After that, I got a job as a marketing specialist for a local company towards Lancaster, PA because I wanted to move to this area. We did a lot of SEM, Adwords management, blogging, and on-page content.

That job was relatively brief. I then started as a junior web developer and project manager at a different web development company. They were launching a large website for a client, and I started handling the daily tasks on the web side. I managed an internal graphic designer and did front end work. I also managed a team of overseas developers in India that required me to work in different time zones. That lasted until June of 2016 when my boss suddenly died. Since no one had access to the account information except for him, I had to start working for another company that came in and acquired his business. The previous business was 50% IT and 50% web, and the new business was mostly IT, so I handled the existing web clients. That morphed into a position of sales, web development, project management, internal system management, and more.

That was my role up until I started working for Quantum Dynamix. It’s been all over the place, but definitely technology-heavy. It’s been an interesting progression of jobs.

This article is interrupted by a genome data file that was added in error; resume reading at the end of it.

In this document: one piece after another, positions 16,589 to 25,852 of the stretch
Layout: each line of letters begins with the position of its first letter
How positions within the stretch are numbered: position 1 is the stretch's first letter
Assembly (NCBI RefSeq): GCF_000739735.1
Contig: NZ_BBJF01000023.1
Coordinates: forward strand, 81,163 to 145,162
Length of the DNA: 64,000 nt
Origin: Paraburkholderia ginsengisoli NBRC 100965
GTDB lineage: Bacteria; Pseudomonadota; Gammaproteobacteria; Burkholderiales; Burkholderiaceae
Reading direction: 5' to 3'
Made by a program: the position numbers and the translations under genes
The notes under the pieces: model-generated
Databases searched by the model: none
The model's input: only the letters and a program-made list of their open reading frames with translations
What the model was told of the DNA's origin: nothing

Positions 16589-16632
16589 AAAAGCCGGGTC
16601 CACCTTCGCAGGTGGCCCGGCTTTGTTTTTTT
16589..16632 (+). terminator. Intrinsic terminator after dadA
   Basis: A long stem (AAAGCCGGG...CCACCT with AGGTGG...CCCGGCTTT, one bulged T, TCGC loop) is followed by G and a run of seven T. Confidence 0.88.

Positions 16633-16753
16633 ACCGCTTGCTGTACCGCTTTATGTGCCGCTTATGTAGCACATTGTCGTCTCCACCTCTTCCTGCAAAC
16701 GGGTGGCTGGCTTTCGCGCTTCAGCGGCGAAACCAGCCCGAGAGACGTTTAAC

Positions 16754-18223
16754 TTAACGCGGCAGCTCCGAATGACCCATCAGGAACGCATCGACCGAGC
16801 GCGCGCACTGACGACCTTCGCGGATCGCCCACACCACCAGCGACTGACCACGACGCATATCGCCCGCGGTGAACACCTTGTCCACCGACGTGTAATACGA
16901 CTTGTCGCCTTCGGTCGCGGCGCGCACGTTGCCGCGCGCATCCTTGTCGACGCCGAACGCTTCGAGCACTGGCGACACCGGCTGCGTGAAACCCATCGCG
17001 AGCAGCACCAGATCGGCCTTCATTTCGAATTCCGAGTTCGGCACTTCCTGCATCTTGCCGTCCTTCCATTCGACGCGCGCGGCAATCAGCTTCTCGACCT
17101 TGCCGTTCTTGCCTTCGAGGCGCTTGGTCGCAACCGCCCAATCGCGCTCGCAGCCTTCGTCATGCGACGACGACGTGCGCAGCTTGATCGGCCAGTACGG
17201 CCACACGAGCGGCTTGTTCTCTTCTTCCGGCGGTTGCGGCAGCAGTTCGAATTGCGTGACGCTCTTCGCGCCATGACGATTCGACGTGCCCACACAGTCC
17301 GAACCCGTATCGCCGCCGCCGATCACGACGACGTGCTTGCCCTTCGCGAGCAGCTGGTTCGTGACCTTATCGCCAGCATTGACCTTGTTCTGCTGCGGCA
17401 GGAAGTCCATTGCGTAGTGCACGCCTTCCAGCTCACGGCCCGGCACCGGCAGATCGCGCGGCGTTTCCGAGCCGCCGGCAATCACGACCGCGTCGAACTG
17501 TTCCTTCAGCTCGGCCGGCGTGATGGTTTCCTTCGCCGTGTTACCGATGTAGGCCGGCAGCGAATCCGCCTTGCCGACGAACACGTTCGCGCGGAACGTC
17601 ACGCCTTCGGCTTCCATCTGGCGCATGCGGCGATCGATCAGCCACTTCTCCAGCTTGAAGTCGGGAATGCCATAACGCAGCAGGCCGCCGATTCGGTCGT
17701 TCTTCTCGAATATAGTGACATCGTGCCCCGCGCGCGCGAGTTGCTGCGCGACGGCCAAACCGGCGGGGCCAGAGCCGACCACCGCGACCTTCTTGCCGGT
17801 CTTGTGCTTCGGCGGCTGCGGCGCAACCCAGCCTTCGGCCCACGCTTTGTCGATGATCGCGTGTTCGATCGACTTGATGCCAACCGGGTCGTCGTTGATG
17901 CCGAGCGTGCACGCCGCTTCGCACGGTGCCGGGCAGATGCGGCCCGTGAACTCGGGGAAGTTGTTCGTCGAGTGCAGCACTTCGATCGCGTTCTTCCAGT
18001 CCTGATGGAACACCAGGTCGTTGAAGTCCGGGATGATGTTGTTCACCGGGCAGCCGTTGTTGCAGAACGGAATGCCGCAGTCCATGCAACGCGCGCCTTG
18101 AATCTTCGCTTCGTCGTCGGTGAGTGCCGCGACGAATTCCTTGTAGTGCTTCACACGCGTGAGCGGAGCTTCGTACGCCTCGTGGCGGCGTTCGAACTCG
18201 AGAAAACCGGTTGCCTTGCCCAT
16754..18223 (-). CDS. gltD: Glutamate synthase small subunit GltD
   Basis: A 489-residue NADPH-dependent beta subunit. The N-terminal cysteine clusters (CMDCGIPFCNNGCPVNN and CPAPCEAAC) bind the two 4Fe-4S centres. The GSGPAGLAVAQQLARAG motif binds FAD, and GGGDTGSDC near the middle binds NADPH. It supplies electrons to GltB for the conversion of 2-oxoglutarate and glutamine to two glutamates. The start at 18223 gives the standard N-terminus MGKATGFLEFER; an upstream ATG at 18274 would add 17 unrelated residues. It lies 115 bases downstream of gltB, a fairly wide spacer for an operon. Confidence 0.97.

On how he ended up at Quantum Dynamix

I met Lucas (our Business Development Executive) at a sales networking event at the Cork Factory Hotel. We started talking and kept in touch when I went overseas for five weeks. I was living an hour and a half north of Madrid in Spain. I worked remotely while my boyfriend was studying abroad.

After five weeks in Spain, I came back to the states to find my company had lost some major clients. They had to let me go because they couldn’t afford to pay me any longer. I called Lucas and got a job interview at Quantum Dynamix. I started working here in July 2017.

On what sets Quantum Dynamix apart from other agencies

The benefit of Quantum Dynamix is that it’s large enough to be stable, but small enough to innovate. There’s enough work and revenue coming in that we’re stable but we’re not fixed in our ways. We can change and adapt. In a couple weeks, we can make and execute a decision.

I’ve worked for smaller companies that are really unstable. If you lose a client you can’t pay your bills that week or have to fire an employee. That type of live or die atmosphere is really stressful.

When you get more than 50 or 60 people working at a company, you start dealing with a lot of bureaucratic inertia that prohibits change. I worked for a company where the younger developers were open to change, but were in conflict with older developers who wouldn’t update their processes. A decision that here would take a few weeks to make – might take 6 months for them or may never happen. Quantum Dynamix is younger and more agile as a company.